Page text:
The roster, announced by the White House on Tuesday night after a hasty, chaotic process that left a number of participants unaware that they were being named to it, immediately drew criticism. Among the grievances aired on social media about the group who will provide Trump with guidance for reopening the hard-hit restaurant industry? It’s too white, many commenters said, too male (there were no women on it) and includes no representation for the thousands of laid-off restaurant workers.
Keller, in particular, came under fire for a Wednesday night tweet in which he proclaimed himself “honored” that Trump had tapped him and his fellow chefs to serve on the body. “Proud to work together towards a strategy where the safety of Americans is top of mind in conjunction towards economic revitalization,” he wrote.
The message drew criticism, much of it from apparent critics of the president.
Membership on the panel appears to be based on previous interactions with the White House. Many of the representatives from the big chains participated in a call with Trump last month about the impact of the coronavirus on the restaurant industry. Keller, Boulud, Puck and Vongerichten also had a call with the president this month in which they reportedly pressed a number of issues, including urging insurance companies to reverse denials of restaurants’ claims for business-interruption insurance stemming from the pandemic.
It’s unclear how much influence the new advisory group will have. On Wednesday, the president participated in a handful of calls with its members, including one with those representing restaurants, retail, banking and real estate. Puck, who was on the call, said several members representing some of the biggest companies spoke, including Amazon founder and chief executive Jeff Bezos (who owns The Washington Post). “I listened, but they shut down before I could talk and before several others could talk,” he said.
Puck said much of the call focused on the need for widespread testing to allow businesses to reopen and on the Paycheck Protection Program, the relief loans managed by the Small Business Administration, which announced today that it had run through its $350 million in funding. Even though he didn’t get the chance to weigh in on Wednesday, Puck said he thinks the White House is open to hearing the concerns of the restaurant industry, which he noted is the largest private employer in the country. He said that in the smaller group conversation with Trump this month, the president seemed to listen and understand their concerns.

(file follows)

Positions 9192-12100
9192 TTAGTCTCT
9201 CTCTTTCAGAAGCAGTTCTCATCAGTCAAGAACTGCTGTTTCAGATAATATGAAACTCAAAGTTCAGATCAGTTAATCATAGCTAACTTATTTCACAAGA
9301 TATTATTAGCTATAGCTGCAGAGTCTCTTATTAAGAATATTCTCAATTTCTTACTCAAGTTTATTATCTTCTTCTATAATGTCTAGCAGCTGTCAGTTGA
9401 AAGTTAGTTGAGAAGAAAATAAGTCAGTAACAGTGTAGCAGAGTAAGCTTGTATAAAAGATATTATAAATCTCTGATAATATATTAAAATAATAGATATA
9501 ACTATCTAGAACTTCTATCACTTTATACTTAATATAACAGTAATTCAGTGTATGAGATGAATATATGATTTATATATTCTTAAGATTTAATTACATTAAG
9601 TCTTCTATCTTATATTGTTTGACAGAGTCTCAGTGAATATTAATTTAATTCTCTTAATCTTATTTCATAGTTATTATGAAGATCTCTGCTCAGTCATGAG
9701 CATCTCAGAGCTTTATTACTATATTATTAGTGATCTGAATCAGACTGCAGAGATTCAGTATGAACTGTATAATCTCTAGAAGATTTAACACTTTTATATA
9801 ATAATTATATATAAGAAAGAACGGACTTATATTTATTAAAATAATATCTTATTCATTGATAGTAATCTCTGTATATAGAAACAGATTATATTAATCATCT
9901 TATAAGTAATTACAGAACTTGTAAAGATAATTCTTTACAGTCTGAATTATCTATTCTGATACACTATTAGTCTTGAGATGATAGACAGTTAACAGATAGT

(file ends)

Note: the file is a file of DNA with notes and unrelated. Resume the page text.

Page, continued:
“I hope the president will do the right thing,” he said.
Puck said he and many other restaurateurs share Trump’s desire to get the economy moving again. “We know how antsy the president is,” he said. “And we want to open up. Safety is first — so we have to figure out a way to protect employees and customers and open up without these big fears.”
He isn’t sure when the group will convene again, but he’s hopeful that the White House will take steps he said are needed, including extending the PPP through October. Other priorities include leaning on the insurance companies to pay out restaurants’ claims for business interruption and providing stimulus even once restaurants are permitted to start serving again.
He also said the concerns that the advisory group only included high-profile owners of large restaurant groups — himself, Boulud, Keller and Vongerichten — are misplaced. He says they are trying to speak for the industry as a whole, including the mom-and-pops without the kind of name recognition they enjoy. “We’re not doing this for us — we are all in this together,” he said. “Chefs are a tight fraternity, and we have a solidarity, big or small.”
He brushed aside criticism the chefs garnered for working with the polarizing president. “This is not about politics, it’s about the survival of our industry,” he said. “[Trump] being controversial — that’s not the point.”
José Andrés, the humanitarian chef and sometimes Trump critic who was not named to the council (despite many on social media who had called for his appointment), said he’s glad the president is thinking about the future of America and how to jump-start the economy. At the same time, he said, there’s still a lot of unfinished work in the present.
He would like to see a council created for the Americans who are suffering right now. “The humanitarian crisis has not been given the right support. I think we are taking for granted that people are doing well,” Andrés said. “We have food banks that are overwhelmed. We have more hungry people, more people without jobs. Not everybody has a mask. There are not enough masks. We have farmers that don’t know where to sell. We have that problem as we speak. I don’t think we’re doing enough, period. We need to do better on that front. That is where I’d put the emphasis right now.”
The full list of members in the food and beverage sector, per the White House:
Marvin Irby of the National Restaurant Association; Chris Kempczinski of McDonald’s; Gene Lee Jr. of Darden Restaurants; James Quincey of Coca-Cola; Ramon Laguarta of PepsiCo; Dan Cathy of Chick-fil-A; John Chidsey of Subway; David Deno of Bloomin’ Brands; David Gibbs of YUM Brands; Rob Lynch of Papa Johns; Todd Penegor of Wendy’s; Walt Ehmer of Waffle House; Kevin Johnson of Starbucks; Ray Washburne of M Crowd Restaurant; Jimmy John’s founder Jimmy John Liautaud; Michael Mullen of Kraft; Dirk Van Dongen of the National Association of Wholesaler-Distributors; Robert Cresanti of the International Franchise Association; and Paul Brown of Inspire Brands.
Tim Carman contributed to this report.
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